Keeping young children engaged with science learning at home

Cello David

Senior Account Executive

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Although edtech has been a vital part of keeping essential learning going throughout this pandemic, the constant use of screens can get a bit much, especially for very young children. This makes it all the more important to have some lessons where kids can get their hands dirty and step away from their screens. There are several wonderful, curriculum aligned lesson plans that you can access from the British Science Association’s CREST Awards library, most of which do not require access to devices.

The activities are designed to provide children with real world challenges which are relevant to their lives. They are presented with a problem and a range of resources to help them solve it, but they decide how they will carry out the investigation.

Here is an example of a lesson plan you can try, which requires very few resources but is also great fun for Primary aged children:

The problem:

We want to create more habitats (natural homes) for minibeasts in our garden or local area. In this challenge you need to investigate what kinds of habitats minibeasts like to live in.

The real-world context:

It is important to protect our local environment and its biodiversity. There are wildlife habitats all around us. We can help to protect these habitats and create more of them if we know about the kinds of places minibeasts like to live.

The materials and resources for the investigators:

  • Magnifying glasses
  • Paper, pencils and clipboards for recording
  • Camera to take photos of different habitats (optional)
  • Pictures of minibeasts to help identify them
  • Container to collect minibeasts (optional)
  • Safe access to the outdoors

What to do:

  1. Begin by introducing the activity and the problem they need to solve, perhaps beginning with a story to set the scene.
  2. Discuss the areas they might look and the minibeasts they might find when they are outside.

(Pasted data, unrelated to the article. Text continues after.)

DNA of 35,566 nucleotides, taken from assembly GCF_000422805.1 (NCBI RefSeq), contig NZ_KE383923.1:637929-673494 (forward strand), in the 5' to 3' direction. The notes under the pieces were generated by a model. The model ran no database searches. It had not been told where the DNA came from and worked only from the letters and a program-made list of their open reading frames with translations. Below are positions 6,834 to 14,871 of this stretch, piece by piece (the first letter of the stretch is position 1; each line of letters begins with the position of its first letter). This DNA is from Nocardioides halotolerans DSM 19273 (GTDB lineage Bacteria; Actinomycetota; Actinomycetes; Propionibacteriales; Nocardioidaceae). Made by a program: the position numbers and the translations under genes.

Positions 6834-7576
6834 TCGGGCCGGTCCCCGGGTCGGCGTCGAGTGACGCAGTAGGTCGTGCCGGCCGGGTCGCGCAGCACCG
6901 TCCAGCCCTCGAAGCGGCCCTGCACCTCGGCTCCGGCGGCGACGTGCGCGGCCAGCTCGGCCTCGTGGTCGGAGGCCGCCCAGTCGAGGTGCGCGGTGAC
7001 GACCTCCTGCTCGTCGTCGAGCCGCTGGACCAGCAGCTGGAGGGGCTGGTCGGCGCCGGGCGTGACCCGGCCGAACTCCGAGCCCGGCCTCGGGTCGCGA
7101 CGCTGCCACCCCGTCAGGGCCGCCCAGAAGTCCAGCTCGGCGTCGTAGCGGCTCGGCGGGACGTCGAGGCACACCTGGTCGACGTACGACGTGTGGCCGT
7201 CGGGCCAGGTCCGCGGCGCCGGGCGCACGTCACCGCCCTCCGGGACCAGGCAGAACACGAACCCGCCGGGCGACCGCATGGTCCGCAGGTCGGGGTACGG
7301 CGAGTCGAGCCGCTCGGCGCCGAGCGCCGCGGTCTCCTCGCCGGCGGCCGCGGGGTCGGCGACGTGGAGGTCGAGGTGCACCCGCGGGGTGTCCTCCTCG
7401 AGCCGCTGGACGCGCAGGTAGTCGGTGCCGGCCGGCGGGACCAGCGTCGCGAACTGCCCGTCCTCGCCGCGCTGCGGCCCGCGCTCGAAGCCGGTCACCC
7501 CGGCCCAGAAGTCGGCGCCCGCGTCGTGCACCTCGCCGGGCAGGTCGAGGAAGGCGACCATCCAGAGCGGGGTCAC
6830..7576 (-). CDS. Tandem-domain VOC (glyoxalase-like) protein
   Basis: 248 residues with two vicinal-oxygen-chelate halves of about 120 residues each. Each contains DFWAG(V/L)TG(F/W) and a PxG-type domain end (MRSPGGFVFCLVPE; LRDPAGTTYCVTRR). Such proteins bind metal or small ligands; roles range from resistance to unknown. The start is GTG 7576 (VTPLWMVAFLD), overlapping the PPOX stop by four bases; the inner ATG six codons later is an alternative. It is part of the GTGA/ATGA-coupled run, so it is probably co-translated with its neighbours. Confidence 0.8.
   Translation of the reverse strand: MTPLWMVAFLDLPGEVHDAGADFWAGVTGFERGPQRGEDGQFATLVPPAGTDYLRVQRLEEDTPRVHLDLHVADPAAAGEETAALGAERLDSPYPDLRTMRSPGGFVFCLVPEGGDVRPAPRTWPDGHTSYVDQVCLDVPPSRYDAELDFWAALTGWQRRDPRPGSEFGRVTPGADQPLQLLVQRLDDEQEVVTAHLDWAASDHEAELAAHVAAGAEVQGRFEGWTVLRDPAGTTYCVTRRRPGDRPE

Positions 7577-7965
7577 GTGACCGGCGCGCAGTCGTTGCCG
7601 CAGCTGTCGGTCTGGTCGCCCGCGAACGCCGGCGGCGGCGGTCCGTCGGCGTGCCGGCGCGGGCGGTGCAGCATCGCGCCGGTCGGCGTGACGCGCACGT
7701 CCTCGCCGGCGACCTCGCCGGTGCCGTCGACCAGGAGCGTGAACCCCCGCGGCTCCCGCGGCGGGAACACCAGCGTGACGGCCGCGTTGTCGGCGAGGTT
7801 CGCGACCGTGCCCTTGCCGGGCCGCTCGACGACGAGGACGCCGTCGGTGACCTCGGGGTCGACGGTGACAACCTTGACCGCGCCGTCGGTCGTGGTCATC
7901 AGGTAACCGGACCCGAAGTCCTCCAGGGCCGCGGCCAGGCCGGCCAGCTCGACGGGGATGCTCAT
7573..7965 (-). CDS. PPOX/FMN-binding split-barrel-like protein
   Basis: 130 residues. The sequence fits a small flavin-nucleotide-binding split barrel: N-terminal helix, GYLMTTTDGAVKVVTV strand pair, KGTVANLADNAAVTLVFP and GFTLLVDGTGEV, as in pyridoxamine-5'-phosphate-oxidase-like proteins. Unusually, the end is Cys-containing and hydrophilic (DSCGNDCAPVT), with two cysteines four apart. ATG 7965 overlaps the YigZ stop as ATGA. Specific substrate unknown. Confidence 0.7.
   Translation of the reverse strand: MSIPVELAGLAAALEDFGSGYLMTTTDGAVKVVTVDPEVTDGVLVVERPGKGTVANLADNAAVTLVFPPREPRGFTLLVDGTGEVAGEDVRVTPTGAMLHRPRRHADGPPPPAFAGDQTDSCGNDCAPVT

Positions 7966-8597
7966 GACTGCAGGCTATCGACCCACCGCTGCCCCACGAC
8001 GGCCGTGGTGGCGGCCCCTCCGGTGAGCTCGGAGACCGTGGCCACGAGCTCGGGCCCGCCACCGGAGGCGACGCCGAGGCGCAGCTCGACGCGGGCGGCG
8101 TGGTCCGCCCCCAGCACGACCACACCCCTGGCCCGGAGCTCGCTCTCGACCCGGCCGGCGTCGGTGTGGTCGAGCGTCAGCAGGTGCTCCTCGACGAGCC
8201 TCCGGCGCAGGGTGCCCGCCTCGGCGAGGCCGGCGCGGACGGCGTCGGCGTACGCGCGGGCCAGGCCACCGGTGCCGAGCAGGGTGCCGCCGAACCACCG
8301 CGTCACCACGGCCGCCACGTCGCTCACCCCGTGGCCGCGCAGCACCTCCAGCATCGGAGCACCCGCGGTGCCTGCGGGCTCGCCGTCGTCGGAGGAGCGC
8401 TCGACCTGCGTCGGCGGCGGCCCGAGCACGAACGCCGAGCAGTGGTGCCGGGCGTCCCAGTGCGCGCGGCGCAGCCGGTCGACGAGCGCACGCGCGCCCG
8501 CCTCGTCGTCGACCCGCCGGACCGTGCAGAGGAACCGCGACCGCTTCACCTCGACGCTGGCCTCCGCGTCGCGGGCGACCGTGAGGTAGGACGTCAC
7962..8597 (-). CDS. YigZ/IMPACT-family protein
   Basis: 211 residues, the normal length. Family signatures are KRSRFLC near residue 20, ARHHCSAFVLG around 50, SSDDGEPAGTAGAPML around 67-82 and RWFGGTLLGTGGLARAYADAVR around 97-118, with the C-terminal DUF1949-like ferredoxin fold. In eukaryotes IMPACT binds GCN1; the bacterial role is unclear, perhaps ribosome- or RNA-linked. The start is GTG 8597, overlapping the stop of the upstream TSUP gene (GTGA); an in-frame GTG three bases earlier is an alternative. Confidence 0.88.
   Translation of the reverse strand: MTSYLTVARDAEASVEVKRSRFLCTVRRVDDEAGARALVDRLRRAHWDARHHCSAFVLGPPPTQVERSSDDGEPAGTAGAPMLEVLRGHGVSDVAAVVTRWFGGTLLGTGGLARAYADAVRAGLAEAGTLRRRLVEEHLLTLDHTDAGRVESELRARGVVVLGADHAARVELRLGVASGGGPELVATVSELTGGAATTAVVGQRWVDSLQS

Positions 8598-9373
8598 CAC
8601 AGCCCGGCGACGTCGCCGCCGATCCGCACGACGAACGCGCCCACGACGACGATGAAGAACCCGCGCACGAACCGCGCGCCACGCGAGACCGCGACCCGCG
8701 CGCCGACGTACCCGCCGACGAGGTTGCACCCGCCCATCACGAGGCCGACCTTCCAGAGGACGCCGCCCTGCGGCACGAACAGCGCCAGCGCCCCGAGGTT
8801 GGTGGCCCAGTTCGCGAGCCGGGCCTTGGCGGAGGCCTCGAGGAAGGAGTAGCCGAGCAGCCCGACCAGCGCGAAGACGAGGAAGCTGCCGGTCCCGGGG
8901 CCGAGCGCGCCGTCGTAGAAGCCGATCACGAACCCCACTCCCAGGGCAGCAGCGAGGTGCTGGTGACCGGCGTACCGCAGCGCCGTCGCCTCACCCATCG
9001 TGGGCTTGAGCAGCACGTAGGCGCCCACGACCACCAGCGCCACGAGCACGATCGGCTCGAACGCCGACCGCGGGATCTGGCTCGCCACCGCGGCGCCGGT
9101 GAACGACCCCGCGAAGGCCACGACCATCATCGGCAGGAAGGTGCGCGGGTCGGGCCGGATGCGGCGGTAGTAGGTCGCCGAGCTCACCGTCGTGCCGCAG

3. Give out the resources and discuss how they can use them to help their investigation. Discuss how they will keep themselves and any minibeasts safe.
  4. Before they begin, ask your child/children to think about how they will record their results – this could be via note taking, drawing or photographs. Results might include what they have found as well as where they found it and a description of the habitat.
  5. Back at home, ask the children to present their findings to you; they can be as creative as they like with their presentations. Throughout the activity use the facilitation questions below to help them think through the problem.

Some questions to ask:

  • Where could you look for mini beasts?
  • What types of minibeasts do you expect to find there?
  • How will you make sure you don’t harm them?
  • Can you describe the places you found the most mini beasts?
  • What kinds of habitats do mini beasts like to live in?
  • Why do you think this is?
  • How could you create more habitats for minibeasts?

Watch out! (Health + safety)

  • Ensure your child/children are supervised
  • They should wash their hands thoroughly after exploring outside and handling minibeasts
  • Ensure any minibeasts collected are returned back where they were found.

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